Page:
We stay close to home also, mostly due to an engine that, quite frankly have no confidence in what so ever! Have been fortunate that it gets us around locally though (counting the Blessings here), but under no uncertain terms would I make the wrong decision and chance pushing the limits on the mill. That being said, I'll bide my time until we are ready to build a fresh mill with a tad more poneys Wink

 Havin a blast
just the same! Grin
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If you are not living on the edge, then you're takin' up too much space!!!
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« Reply #18 on: June 28, 2011, 12:11:49 PM »

I have been using the pay as you go system.  When I have the extra cash I work on the bus or take it out and use it.  When funds are low it sits.  If something catastophic happens I'll adress it when the time comes.  You can buy running parts busses pretty cheap these days...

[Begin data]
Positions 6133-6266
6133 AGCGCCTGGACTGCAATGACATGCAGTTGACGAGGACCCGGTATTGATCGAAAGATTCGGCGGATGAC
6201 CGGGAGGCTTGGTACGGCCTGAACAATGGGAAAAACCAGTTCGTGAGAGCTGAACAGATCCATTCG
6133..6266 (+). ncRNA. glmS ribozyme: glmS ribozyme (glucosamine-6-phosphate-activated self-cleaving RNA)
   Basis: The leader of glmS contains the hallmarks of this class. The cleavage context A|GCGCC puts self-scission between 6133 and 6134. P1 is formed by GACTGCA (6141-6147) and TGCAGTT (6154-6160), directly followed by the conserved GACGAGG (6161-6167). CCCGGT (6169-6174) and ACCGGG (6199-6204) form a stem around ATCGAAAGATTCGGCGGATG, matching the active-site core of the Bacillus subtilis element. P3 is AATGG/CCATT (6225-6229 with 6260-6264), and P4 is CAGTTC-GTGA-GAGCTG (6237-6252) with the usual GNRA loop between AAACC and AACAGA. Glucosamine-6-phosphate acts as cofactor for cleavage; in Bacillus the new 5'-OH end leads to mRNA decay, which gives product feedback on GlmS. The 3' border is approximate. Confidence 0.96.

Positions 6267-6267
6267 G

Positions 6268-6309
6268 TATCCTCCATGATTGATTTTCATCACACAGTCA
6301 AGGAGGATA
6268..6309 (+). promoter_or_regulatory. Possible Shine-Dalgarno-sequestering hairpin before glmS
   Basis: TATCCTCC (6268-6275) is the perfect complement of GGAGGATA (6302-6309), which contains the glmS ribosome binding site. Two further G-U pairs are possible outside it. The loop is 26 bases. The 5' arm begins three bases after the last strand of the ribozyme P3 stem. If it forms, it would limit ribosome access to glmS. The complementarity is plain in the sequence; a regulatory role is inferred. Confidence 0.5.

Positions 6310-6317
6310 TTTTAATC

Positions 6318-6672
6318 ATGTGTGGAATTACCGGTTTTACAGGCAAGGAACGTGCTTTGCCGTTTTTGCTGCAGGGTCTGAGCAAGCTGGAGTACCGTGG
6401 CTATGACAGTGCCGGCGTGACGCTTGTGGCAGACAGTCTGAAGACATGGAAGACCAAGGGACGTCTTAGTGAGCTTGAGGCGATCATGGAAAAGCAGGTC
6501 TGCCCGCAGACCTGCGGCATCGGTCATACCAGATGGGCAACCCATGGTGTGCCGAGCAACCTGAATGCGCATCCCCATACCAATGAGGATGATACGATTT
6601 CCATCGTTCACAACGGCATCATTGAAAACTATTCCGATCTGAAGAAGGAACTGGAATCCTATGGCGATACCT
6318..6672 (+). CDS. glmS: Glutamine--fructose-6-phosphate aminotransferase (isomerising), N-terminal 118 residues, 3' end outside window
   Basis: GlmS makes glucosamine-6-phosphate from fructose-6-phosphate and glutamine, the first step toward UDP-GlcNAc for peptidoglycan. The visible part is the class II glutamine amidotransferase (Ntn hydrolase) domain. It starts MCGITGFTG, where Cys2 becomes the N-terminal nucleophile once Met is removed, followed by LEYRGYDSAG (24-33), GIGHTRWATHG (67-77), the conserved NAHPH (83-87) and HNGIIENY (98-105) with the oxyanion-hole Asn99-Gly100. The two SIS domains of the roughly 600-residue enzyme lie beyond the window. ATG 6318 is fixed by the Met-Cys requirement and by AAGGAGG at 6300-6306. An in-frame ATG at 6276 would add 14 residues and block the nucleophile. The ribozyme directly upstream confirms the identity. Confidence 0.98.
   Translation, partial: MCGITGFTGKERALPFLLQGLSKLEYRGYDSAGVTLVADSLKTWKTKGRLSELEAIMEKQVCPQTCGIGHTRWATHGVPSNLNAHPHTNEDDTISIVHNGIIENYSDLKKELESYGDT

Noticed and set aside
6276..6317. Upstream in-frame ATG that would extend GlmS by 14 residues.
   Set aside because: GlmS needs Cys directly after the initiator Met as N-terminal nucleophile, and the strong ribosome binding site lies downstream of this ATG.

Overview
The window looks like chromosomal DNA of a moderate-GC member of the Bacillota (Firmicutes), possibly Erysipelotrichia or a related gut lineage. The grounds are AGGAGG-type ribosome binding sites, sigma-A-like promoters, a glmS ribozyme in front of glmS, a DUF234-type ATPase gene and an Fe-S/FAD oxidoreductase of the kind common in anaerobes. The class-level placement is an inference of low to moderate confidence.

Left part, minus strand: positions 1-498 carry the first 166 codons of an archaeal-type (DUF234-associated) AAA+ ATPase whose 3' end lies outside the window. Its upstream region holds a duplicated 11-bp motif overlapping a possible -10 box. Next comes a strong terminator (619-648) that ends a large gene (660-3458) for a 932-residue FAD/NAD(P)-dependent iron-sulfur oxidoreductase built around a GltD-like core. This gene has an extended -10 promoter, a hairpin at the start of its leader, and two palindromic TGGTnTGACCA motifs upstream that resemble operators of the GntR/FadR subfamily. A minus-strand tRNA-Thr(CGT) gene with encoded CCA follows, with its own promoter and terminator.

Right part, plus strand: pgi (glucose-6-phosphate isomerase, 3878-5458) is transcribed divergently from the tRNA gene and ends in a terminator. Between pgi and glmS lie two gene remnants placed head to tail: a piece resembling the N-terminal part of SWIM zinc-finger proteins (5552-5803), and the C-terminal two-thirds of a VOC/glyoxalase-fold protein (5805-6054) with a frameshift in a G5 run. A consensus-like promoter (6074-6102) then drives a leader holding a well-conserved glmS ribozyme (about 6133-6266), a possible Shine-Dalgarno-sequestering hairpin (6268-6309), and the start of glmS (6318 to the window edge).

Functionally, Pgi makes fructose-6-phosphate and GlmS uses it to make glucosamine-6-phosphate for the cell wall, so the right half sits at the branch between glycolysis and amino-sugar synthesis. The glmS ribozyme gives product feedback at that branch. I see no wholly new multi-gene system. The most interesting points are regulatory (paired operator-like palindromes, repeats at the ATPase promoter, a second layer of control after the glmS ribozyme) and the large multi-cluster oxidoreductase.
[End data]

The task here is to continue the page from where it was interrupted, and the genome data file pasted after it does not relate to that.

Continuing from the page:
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1972 GMC T6H-5308A #024

Brandon Stewart - Martinez, GA
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« Reply #19 on: June 28, 2011, 12:20:44 PM »

Anytime you think a bus is expensive just look at the prices of comparable sized S&S! There is no contest and a bus is probably just as cheap to operate.

Of course our buses are ancient, mostly, and require a lot of attention but they make a great hobby and each trip is an adventure! It wouldn't feel like much of a trip if something didn't break!!
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PD4107-152
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Ash Flat, AR
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« Reply #20 on: June 28, 2011, 12:58:54 PM »